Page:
Ms Peacock
If you are looking for decadence, the range from Mrs Peacock is for you. The handmade chocolates are full of opulent options in gold and black packaging with hand-illustrated swirling peacock feathers.

“Making chocolate is romantic and all consuming; what you put into the process shows in the final product,” says Lisa Morley, creative director and chocolatier.

There are two bars currently available in her Trilogy Collection: Desire and Passion. Flavours are classic combinations such as salted caramel or peanut butter ganache, but they are all thrown in together to make a layered bar. She also does 90 gram bars with simpler ingredients, one with a 24-hour coffee infusion.

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There is a range of truffles, caramels, honeycomb, and almond rochers (chocolate-covered nuts) all decorated with gold. There’s also a pseudo-Snickers truffle.

She uses chocolate imported from the French company the Cacaofevier, vanilla from Madagascar, and honey sourced a little closer to home in Christchurch. Morley tells us they are in the midst of fitting out the first Ms Peacock store in Bowral.

“There's a lot of diversity in this industry, from traditional to the current trend using coloured cocoa butters. I don't really follow trends, I prefer to let the flavours and textures shine bright. [My favourite] was and still is my Desire Bar in my Trilogy Collection. Layers of caramel, orange and vanilla-bean ganache and almond crunch brushed with French marmalade in a dark chocolate shell.”

Only Mine
Founded by Jason Stockton and Anya Tran in 2016, its chocolates are handmade in Melbourne and shipped all over Australia.

The designs are clean and crisp; gold, black and white with colour codes for milk, white and dark chocolate. There is a range of five bars, all of which are gluten free.

The truffles come in boxes from five to 60 chocolates. They look like marbles and have a thin, glassy sheen. The amount of flavours available is overwhelming, but the best sellers are labelled if you want a safe bet.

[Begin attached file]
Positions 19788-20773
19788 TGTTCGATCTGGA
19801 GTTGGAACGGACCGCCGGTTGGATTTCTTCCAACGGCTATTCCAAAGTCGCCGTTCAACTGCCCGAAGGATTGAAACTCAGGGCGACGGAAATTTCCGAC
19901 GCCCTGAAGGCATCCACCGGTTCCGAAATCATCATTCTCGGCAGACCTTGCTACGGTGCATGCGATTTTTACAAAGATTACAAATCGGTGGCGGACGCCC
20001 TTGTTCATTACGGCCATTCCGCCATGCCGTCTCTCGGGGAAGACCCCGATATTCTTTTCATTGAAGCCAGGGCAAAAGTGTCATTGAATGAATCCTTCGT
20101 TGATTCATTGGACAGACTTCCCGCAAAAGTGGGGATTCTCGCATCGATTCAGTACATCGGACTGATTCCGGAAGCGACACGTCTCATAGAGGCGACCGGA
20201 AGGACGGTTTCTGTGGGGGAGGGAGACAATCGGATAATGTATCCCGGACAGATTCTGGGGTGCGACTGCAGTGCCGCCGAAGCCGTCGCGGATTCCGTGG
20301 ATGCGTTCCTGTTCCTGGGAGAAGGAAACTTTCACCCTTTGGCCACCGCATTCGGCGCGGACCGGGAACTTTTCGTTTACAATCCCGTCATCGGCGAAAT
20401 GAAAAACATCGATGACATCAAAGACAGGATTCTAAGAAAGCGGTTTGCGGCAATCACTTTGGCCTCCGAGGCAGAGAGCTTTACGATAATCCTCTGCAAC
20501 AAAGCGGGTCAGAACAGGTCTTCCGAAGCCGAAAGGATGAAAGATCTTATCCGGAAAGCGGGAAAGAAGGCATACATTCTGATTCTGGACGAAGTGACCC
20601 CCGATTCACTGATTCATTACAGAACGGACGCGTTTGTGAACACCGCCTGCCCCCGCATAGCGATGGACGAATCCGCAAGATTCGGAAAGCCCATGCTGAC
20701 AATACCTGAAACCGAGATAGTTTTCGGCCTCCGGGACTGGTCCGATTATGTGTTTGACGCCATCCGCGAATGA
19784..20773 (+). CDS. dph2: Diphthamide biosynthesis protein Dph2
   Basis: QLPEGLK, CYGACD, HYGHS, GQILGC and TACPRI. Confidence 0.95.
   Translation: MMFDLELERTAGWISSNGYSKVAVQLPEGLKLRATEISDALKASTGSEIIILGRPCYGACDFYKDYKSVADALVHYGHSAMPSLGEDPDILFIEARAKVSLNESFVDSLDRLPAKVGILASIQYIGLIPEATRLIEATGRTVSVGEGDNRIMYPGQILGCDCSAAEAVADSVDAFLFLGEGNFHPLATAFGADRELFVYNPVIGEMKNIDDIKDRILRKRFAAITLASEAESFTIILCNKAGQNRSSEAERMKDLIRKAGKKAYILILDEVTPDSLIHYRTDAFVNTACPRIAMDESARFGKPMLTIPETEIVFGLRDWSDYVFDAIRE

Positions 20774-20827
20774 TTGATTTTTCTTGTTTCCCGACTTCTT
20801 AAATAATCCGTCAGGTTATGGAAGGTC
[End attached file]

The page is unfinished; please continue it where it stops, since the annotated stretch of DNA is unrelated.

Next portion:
“We had a four-month development process where we tried literally hundreds of different flavour combinations,” says Stockton.

Favourites are cookies and cream and French vanilla, or more adventurous options are Himalayan salted lime. There are also options for vegan customers.

“My fiancé (Anya) and I always wanted to have a business together. Our goal has always been to blow people away with great flavours that are mostly unique to us.”

Bakedown Cakery
The Bakedown Cakery is run by former graphic designer and colourist Jen Lo. Since opening in 2015, it’s been thriving with nearly 100,000 followers on Instagram. After cakes and desserts, her next project is chocolate.

“Everyone was saying [tempering chocolate] is one of the hardest things to do. I thought, I’m going to give myself a challenge and learn how to do this. I found it therapeutic, I loved working with the medium, and it opened up a whole new world of flavours,” says Lo.
Her ingredient choices are influenced by her Asian heritage, including Hojicha tea (a roasted Japanese tea with a toasty, slightly caramel-like flavour), and Genmaicha berries (also known as popcorn tea).

This influence can also be seen in the logo designs; her black and white palette echoes Chinese calligraphy. “[The chocolate] is influenced by my design eye. It’s all based on the colour theories that I learnt.” The range is eye-catching and the packaging pops with eclectic colour and names such as Toasty.

The current collection includes blocks, bark, a thinly tempered chocolate, rochers soaked in Mr Black coffee or orange liqueur, and boxed truffles.
Lo’s favourites are the single origin blocks, which use chocolate sourced from plantations in one country (most chocolate is made from cacao beans sourced in multiple countries). It currently features 12 varieties – she recommends Sao Thome or Uganda because of their smoky flavours.
She is working on a new range of eight bars which each have a unique Asian twist using flavours such as banana malt and gula melaka (a dark caramel sugar).